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  3. This article covers some old ground. Also, I wouldn’t too sure about Oz’s being ‘ailing’ either. Didn’t ‘t look it recently v Argentina, especially in the 2nd 1/2. They still need to cut out errors (whom doesn’t?) & finish better (whom doesn’t?), but they were pretty competitive v NZ last time, so I don’t expect a cake walk. The SA game WILL likely go either way, unless it’s a draw! However, with their pack power most punters seem to expect SA to dominate up front & therefore with the expected possession, to prevail against an ‘under gunned’ England. I agree that Jones has made too much of his injury issues, especially when some important omissions are self inflicted. Also England’s pack is only partially callow @ international level, specifically @ LH prop & back row. There again, @ 8 in the back 3, Jones chose not to go for experience. Agree about lack of recognised ball carriers. Atwood indeed & Morgan could have helped mitigate this area of deficiency. And this stuff about the Vunipolas being ‘irreplaceable’ indicates limited thinking. Would Mako have really dominated a SA or NZ front row? And Billy. When he’s out, it’s like day of national mourning FCOL! He’s a ball carrier sure, but as previously stated, this very attribute also makes him predictable. Is he likely to run through an expectant Kiwi defence like a string vest in a WC? He can be effective, but he can also get lost in open play & can’t jump. To rely on 1 person like England seem to do with him, is to set themselves up for a fall. Particularly in having no planning in place for a replacement; like Morgan for instance, who does have other qualities. Part of a plan ‘B’? I’m not sure why England should automatically expect to beat a SA side a year out from the WC just because it’s @ home. Not when they’ve just pushed NZ so hard. It’s about the hear & now, not some nebulous expectation based on past history or perceptions. And BTW, Cole & Robshaw, whilst not necessarily striking ‘fear’ into the ‘opposition’, they are experienced. A team needs this attribute during a WC, even if they’re only used as ‘finishers’. Additionally, with the reintroduction of Teo & Tui, how will this give England momentum? What England need in midfield is guile, not just more bosh. More so if they’ve become ‘easy’ to defend against. Daly would be the obvious choice here, surely? And as for Farrell ‘always going to play’ @ 10, isn’t this just retrospective wisdom? Why? He’s never consistently played there before under Jones. Smacks of a hair dryer pick for me. As primarily a points accumulator via the boot & a tackler, he de-skills the line. He doesn’t enhance it when compared with the form Cipriani who’s cooling his heels yet again after only 1 game in a 100 years! Farrell’s sudden selection is merely reverting to type, the old R1 mentality, when the need is for a bold & immediate injection of back line innovation. Sure England need quick ball, whom doesn’t again, but this is the back 3’s domain, rather than just relying on ball carriers? In a WC, predictability & lack of skill won’t work. With invention allied to basics, it might. This article isn’t necessarily negative, England do have legitimate concerns, it’s just that some of the interpretations of these are somewhat skewed. Also some proposed solutions are off the mark IMO. If these (views) are not part of the solution, then they are part of the problem (who said that?). This is worrying as EJ seems hold similar opinions. Yikes!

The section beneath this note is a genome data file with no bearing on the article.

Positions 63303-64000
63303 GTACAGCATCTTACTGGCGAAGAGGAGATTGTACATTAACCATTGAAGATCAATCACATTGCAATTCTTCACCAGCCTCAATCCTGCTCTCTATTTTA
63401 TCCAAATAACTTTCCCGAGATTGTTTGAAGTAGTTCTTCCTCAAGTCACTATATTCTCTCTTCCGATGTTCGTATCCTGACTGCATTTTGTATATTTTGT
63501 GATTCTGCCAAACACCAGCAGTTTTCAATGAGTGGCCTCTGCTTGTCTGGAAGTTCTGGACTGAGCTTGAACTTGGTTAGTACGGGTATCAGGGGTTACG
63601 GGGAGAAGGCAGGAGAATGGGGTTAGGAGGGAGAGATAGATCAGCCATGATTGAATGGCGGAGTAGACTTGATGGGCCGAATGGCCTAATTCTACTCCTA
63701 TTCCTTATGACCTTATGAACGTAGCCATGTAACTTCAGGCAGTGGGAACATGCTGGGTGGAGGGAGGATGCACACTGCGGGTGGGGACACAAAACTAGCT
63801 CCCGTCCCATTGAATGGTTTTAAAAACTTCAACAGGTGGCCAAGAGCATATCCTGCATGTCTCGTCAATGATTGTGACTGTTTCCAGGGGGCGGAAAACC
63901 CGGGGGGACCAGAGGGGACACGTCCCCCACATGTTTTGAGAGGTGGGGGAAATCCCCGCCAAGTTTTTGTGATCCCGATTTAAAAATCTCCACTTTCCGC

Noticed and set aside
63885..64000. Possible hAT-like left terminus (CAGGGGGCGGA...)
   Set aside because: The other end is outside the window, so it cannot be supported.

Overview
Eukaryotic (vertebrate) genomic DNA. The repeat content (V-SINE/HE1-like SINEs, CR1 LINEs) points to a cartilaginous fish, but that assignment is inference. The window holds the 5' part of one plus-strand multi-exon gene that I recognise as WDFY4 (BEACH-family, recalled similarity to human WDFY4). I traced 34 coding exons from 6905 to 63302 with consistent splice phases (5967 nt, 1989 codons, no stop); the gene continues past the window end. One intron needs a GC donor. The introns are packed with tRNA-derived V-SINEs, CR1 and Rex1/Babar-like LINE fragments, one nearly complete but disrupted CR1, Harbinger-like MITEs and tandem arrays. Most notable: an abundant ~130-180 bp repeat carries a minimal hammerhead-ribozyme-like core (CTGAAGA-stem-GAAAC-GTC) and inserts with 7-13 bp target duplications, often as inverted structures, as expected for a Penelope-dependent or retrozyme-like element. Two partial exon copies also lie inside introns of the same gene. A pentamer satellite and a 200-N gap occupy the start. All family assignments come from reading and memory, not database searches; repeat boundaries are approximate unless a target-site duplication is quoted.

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    1. Some good points DonP – apart from the fact that you rate Farrell as a tackler. He’s not. He’s a really, really poor defender.

      Watch the 3rd test between the ABs and the Lions. He missed 5/6 tackles with hopeless attempts.




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      1. Buzz, perceived him as being perceived as a defender. Don’t have Lions access, or recall that it was the 3rd test, but I do recall that he missed touch, goal, catches in 1 test, which may well have been the 3rd.




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    2. As i think i stated six months ago much to your disbelief, Eddie is belatedly into Stage 2 of his tenure-ship. I’m quite happy with him dropping Cole, Robshaw and Brown. Why? They were the old guard and part of stage 1. Cole was a bow with a single string – a scrummager with nothing else around the park. Robshaw was still frail in his decision-making and a yard short of pace whilst Brown was never the link-player.
      I guess stage 2 is going ok with one out of one.
      Teo and Tuilagi can provide the route 1 get go with OF at 10. That is the purpose of the selection presumably. None of us should pretend to know more than Eddie and i for one don’t presume to be able to do a better job. The only person purporting to possess the nouse to do a better job is you Don P!




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      1. Ouch AD! Welcome back! Have you noticed that I’m yr ONLY fan?
        And you’ve got a big fat bagel under ‘thumbs up’. Wonder why this is? Perhaps yr nous (not nouse, never heard of it) is AWOL?




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        1. I don’t pathetically look around for plaudits (unlike you) Don’t need them.
          You on the other hand obviously do…..clearly by your own admission, no?




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  4. I just wanted to be the first to comment on Tuilagi’s withdrawal from the squad. I think EJ needs to give a deadline to whether or not he will include Tuilagi in his RWC plans. Perhaps, say, that if he is not available for the 6 nations then his race is run.

    A tough stance this may be but even worse than Tuilagi being unavailable for the RWC would be muddied thinking about his selection just a few games out from the tournament. Even if he does have a barnstorming end the premiership season his injury tract record would be too great to rely on him. His game influences everything about the way a team plays (perhaps in the same manner as Billy), so I’d like to see EJ cut our loses…




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    1. i worry that Billy is becoming Manu mk2 injury wise. As someone has already said, Jones is starting to get caught out by placing so much faith in a certain type of player and a one eyed playing style.
      Playing Wilson at eight today may very well pay off but then you have to ask will EJ cement him in as Billy’s back up or will we have another selectorial merry go round before the WC?